Water Sector Policy Dialogue
DATE: 22nd June, 2018
THEME: UNLOCKING THE POLICY AND REGULATORY BOTTLE NECKS IN THE WATER
Water coverage in the country currently stands at about 55% indicating that a staggering 21 million Kenyans, approximately 45% of the population, lack access to clean and safe drinking water. Kenya understands the important role the water sector plays towards economic development and as a country, has set lofty goals of attaining universal coverage by 2030 to meet both the Sustainable Development Goals (SDGs) and the vision 2030 targets. Climate Change and population growth are seriously impacting water resources, and as such water is a central issue in the Sustainable Development Goals.
Access to clean and affordable water in Kenya continues to dwindle even with the raging floods in the last couple of months. With a population of more than 46 million people, over 40% of Kenyans still consume untreated water from sources such as ponds, rivers, shallow wells, dams and streams. According to Water.org, only nine out of 55 public water service providers in Kenya provide reliable water supply, leaving people to their own devices in searching for appropriate solutions to this basic commodity.
Where there has been what is referred to as failure of the public sector to deliver basic services, the next step in most economies is the entry of the private sector and even the privatization of public institutions to improve the delivery of basic services. It is however evident that entrepreneurship in the sector is facing various headwinds.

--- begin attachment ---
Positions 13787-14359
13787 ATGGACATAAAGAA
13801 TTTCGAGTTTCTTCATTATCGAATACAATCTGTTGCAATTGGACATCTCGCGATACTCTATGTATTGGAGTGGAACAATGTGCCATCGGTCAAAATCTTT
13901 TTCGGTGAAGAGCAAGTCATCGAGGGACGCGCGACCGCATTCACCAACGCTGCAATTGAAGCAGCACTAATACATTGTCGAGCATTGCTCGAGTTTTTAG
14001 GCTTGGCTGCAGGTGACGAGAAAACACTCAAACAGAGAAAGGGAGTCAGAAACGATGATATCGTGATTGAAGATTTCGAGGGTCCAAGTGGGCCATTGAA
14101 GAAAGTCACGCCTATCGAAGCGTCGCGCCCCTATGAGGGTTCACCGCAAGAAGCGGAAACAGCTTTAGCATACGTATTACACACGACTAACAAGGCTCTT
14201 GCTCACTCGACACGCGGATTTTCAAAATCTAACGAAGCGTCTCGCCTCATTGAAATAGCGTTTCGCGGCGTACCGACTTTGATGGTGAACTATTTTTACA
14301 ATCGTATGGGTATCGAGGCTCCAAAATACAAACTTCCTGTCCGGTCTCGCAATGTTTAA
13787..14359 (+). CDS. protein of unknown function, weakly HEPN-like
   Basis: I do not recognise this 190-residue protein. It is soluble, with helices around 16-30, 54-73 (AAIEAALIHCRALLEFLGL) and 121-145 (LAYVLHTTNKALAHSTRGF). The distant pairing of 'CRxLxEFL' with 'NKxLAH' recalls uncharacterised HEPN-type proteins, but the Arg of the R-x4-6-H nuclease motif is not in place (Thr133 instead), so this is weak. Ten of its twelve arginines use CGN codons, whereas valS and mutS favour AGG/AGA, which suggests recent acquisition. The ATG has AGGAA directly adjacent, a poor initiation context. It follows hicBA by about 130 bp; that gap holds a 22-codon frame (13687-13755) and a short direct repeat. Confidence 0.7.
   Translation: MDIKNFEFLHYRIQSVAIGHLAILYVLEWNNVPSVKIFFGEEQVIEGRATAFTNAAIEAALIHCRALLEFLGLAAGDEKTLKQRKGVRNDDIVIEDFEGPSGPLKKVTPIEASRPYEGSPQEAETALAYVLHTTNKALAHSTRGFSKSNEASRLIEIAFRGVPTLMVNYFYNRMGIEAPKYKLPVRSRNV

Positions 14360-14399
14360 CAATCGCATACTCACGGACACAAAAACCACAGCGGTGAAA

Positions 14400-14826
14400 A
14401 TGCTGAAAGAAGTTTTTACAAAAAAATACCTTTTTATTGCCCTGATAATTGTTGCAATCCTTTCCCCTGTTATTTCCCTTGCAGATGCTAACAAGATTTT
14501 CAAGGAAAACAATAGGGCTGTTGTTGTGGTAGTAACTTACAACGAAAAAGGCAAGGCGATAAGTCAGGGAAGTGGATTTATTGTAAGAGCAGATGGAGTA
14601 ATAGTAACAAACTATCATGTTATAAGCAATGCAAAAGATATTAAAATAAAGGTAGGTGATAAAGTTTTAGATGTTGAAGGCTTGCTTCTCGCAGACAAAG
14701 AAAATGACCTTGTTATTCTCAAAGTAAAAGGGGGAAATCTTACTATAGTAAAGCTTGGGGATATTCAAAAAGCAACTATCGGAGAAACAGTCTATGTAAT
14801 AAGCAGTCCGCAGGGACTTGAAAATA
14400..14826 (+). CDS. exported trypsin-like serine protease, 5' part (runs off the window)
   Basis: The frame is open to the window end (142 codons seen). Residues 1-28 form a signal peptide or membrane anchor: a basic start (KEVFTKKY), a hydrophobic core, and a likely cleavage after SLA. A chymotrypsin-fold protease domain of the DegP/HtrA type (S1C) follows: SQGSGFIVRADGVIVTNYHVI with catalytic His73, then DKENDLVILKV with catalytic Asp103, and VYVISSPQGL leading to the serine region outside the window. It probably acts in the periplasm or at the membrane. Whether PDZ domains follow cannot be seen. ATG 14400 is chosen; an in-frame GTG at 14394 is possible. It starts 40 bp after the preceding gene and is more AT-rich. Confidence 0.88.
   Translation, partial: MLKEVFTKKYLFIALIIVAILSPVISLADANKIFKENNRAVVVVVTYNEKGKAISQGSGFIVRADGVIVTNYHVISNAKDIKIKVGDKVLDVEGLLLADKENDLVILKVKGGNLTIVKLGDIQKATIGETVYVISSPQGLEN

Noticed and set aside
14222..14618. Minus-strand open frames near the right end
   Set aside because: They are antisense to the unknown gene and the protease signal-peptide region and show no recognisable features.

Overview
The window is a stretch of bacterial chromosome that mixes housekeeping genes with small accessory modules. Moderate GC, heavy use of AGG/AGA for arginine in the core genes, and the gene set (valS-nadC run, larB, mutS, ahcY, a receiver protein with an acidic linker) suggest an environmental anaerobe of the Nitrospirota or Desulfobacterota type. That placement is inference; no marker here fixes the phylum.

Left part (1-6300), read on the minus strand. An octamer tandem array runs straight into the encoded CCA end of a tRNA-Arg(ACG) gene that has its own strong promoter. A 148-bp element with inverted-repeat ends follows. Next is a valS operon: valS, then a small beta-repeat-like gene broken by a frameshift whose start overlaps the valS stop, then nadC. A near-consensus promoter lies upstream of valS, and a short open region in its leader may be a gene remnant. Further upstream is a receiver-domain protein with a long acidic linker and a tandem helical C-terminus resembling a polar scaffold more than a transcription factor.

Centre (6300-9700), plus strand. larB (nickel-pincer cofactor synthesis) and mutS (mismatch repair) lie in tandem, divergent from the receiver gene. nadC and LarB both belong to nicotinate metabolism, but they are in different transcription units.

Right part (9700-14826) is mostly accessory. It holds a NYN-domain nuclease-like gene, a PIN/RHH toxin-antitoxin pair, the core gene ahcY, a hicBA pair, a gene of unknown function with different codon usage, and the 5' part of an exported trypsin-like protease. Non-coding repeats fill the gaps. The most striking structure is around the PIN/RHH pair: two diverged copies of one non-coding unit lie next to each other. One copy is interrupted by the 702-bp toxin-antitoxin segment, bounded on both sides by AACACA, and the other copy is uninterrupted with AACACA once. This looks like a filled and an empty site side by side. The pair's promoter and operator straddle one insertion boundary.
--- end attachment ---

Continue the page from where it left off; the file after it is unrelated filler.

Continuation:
With very few innovations and investments geared towards the increase in access to water. Investment in the water sector has been largely on bottling of drinking water and not increased access to water. This meeting seeks to demystify the bottle necks in water entrepreneurship.
One of the services Kenya Climate Innovation Centre (KCIC) offers to its clients is ensuring the creation of an enabling environment for the businesses under its thematic focus. This cannot be possible without interaction with the entire sector in the country as the change and development of policy is a sector wide agenda and not specific to a single player in the ecosystem.
Since inception in 2012, KCIC has focused on three thematic areas renewable energy, agribusiness and water management. From 2012 to date, KCIC has important to note that the water sector has been very lean as compared to
the other two sectors. Of the 200 enterprises only about 10% of this have been within the water management sector.
This policy dialogue has been informed by the experience of KCIC while engaging with water entrepreneurs and the interaction with other players in the sector both from the public and private sector. The big elephant in the room is the question on whether there is a business case for the water sector entrepreneurship in Kenya. We are looking beyond the bottling of water that is a preserve of the more privileged citizens to look into the access to water in the informal settlements and rural areas especially the ASAL’s.
The main issues surrounding water are access to water, reliability of the water supply, quality of water and the cost of the water. Now that water is a devolved function and there have been several institutional, policy and regulatory changes surrounding the water sector these policy dialogue has been designed to tackle the challenges that are baring the development of the sector especially commercialization of the sector.
The objective of this forum is to have an interactive session with experts and to have workable recommendations to improve the commercialization of the sector. It will also offer the enterprises an opportunity to interact with relevant private and public institutions in the water sector and create awareness on the policy, legislative and institutional framework.